by Kenneth G. Raggio
Have you seen James Corden’s carpool karaoke with Paul McCartney when they sang the Beatles song: “When I’m sixty four?” When the Sgt. Peppers album came out in 1967, sixty-four looked a long way away. Now, with medical and other factors dramatically increasing lifespans, divorces involving spouses over fifty (commonly called gray divorces, silver separations, or Boomer divorces) have significantly increased—accounting for about one in four divorces, according to a study by Bowling Green State University.
Although gray divorces present similar issues faced by younger couples, gray divorces do not usually involve child-custody issues. Rather, the main issues concern custody of the money, retirement accounts, and addressing towards-the-end-of-life health issues.
The parties may realize that they have outlived the original purposes of the marriage: to raise and rear a family; to be involved in the community, careers, and civic and religious activities; and then to retire or die around the age of sixty-four. Many couples are plainly outliving the “useful” part of their marriage, and for those who can overcome the often religious “until-death” commitment, they may choose to end their marriage and seek different paths for their golden years.
While competency to file for divorce might be an issue for any petitioner, this issue arises more frequently in gray divorces. When questions about a client’s ability to direct the filing of a divorce petition—and more pointedly, to enter a binding retainer agreement with an attorney—the lawyer should send the client to a general treating physician for a “gatekeeping” competency test, consisting of thirty questions and, if passed, will satisfy the “low bar” for competency to enter into contracts and, for that matter, sign testamentary documents. (The gray client definitely should have a will! And, if the other spouse is a beneficiary, change that!)
Other concerns faced in gray divorces include the potential need for special accommodations for mobility, hearing and vision loss, emotional or mental challenges, or the client’s need to rely on family or friends to “assist them” through the divorce. This reliance potentially causes confidentiality issues that must be addressed with the client, and the client must understand that attorney-client confidentiality is lost when the third party is present.
After establishing the attorney-client relationship, the older client may need continued support and assistance from family, friends, or medical and mental health professionals, in addition to whomever has been handling the parties’ finances and tax returns. If such professional help is not present, the lawyer should hire a consultant and, often, an expert to show how the parties got to their current financial situation. This need is especially important when representing the sixty-four-year-old homemaker who has never held a job.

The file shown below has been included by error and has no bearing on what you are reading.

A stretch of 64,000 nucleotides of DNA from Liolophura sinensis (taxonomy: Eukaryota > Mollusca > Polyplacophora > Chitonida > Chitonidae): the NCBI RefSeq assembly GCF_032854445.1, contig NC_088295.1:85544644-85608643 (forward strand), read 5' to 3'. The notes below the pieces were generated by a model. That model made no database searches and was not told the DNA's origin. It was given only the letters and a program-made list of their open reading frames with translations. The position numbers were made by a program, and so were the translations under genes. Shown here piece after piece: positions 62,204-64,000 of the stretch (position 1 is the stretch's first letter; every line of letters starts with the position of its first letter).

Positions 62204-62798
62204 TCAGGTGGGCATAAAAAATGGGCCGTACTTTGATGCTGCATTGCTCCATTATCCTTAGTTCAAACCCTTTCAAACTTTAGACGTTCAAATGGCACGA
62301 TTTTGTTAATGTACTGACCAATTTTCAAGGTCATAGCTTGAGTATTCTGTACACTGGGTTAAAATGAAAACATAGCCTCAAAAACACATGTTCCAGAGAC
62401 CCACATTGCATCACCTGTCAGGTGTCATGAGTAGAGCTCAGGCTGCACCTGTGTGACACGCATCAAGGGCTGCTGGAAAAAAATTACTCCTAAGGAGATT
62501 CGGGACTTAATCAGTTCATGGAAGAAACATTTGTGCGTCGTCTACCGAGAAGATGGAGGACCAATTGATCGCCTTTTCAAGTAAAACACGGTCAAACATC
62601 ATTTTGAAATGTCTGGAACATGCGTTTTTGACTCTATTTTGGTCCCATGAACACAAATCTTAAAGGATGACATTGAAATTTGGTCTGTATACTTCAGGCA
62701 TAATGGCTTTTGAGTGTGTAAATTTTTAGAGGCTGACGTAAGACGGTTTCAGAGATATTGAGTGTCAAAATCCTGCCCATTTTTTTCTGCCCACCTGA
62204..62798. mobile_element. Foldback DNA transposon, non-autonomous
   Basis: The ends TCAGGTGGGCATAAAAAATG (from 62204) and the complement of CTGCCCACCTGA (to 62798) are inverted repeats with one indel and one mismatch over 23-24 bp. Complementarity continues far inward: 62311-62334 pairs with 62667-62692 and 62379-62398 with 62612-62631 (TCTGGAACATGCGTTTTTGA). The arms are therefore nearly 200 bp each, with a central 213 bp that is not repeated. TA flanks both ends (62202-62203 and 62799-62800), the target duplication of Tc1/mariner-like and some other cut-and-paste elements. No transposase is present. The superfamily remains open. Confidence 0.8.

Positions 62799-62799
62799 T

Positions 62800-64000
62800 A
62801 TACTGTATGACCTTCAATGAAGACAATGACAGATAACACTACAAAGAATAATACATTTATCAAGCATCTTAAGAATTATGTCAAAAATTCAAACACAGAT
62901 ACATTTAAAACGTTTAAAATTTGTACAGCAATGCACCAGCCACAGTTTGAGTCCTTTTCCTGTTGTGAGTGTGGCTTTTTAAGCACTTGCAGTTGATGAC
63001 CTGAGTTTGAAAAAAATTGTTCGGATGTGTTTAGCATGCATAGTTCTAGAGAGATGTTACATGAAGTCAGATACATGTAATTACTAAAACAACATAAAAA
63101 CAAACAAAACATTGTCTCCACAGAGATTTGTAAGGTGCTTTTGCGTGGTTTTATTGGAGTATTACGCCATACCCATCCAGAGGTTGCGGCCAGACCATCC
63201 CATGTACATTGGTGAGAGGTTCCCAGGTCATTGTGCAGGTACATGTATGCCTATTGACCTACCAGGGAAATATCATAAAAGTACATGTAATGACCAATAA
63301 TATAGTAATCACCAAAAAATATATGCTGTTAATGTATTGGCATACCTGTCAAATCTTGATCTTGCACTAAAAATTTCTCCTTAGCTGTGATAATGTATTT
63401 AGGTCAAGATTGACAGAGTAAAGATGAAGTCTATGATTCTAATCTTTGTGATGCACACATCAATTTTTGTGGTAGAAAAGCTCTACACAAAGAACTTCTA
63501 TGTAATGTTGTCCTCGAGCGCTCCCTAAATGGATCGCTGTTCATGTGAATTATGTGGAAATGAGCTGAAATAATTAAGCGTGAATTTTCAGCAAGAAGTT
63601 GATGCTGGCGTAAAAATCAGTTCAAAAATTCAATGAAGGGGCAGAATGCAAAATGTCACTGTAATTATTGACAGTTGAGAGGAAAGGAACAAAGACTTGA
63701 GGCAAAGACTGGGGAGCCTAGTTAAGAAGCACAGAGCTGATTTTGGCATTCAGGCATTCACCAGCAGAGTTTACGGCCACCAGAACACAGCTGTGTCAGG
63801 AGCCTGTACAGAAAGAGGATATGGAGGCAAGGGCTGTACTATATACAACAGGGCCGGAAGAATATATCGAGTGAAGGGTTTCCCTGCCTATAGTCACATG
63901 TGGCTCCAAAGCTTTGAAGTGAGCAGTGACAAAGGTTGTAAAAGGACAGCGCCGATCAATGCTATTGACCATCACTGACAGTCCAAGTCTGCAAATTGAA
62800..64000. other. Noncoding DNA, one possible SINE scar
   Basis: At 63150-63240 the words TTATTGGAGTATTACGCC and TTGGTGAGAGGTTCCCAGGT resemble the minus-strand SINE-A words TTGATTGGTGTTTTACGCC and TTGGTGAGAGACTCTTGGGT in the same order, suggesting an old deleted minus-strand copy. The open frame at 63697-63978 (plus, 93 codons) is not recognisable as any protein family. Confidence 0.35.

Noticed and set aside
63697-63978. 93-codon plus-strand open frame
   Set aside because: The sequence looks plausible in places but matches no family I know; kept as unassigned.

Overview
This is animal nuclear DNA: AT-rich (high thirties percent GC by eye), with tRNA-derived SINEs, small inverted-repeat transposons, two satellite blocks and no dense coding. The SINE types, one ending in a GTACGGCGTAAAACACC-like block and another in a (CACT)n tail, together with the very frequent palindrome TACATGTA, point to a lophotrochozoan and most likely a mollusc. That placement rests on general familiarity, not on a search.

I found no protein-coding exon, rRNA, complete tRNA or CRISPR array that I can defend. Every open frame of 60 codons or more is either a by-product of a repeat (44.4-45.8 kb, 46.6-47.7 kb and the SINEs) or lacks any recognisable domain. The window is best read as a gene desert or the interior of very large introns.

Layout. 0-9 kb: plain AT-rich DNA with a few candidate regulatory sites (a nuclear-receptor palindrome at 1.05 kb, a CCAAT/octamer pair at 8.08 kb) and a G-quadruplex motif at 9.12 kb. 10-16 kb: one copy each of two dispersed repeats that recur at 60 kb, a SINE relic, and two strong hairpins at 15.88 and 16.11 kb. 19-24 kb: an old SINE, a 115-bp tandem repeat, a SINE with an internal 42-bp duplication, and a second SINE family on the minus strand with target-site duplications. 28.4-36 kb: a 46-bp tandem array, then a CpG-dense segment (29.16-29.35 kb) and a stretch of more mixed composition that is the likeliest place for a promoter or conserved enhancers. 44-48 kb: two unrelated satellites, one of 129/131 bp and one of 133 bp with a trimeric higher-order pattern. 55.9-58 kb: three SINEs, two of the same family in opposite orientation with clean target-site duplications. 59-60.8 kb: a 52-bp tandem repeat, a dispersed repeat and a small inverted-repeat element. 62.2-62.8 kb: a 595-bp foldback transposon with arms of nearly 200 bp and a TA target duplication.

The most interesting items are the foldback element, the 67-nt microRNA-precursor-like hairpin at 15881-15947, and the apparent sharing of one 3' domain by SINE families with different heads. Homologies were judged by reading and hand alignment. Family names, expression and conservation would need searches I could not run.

Many gray divorces involve people who are already on Medicare and receiving Social Security. Although Social Security cannot be divided, its receipt should be considered by the court if there is a request for spousal maintenance, which may continue for up to ten years, after proving the non-monied spouse’s need and the monied spouses’ ability to pay. Further, the parties (and the court) should consider the soon-to-be-single spouses’ health needs.
After obtaining enough knowledge about the parties’ financial situation and future needs’ projections, out-of-court resolution opportunities arise, at which point competency issues should again be considered.
As in most divorces, gray divorces will usually have a “leavor” and a “leavee.” The leavee spouse may have a hard time making friends or dealing with the realities of life after divorce and may even become fond of the attorney and look to the attorney as a friend. The attorney needs to be aware of the duty to continue in the neutral-lawyer role or have a clearly-drafted termination-of-representation letter. Nevertheless, most former gray divorce clients appreciate occasional check-ins after the divorce.
Finally, sometimes there is a chance for remarriage. Many widowed parties choose to cohabitate, rather than marry, to avoid the issues with retirement, Social Security, and medical coverage. Gray couples wishing to marry will very likely consider a premarital agreement, so each party’s estate remains clear of the community property claims that will accrue if not eliminated by a properly prepared and executed premarital agreement, thereby protecting the spouses’ assets and ensuring the assets go to the spouse’s children or other intended beneficiary.
The gray divorce is here and can have special challenges. But, it can also be a liberation for one, if not both, parties. Do your part well.
Kenneth G. Raggio is a partner at Raggio & Raggio, P.L.L.C. and can be reached at email@example.com.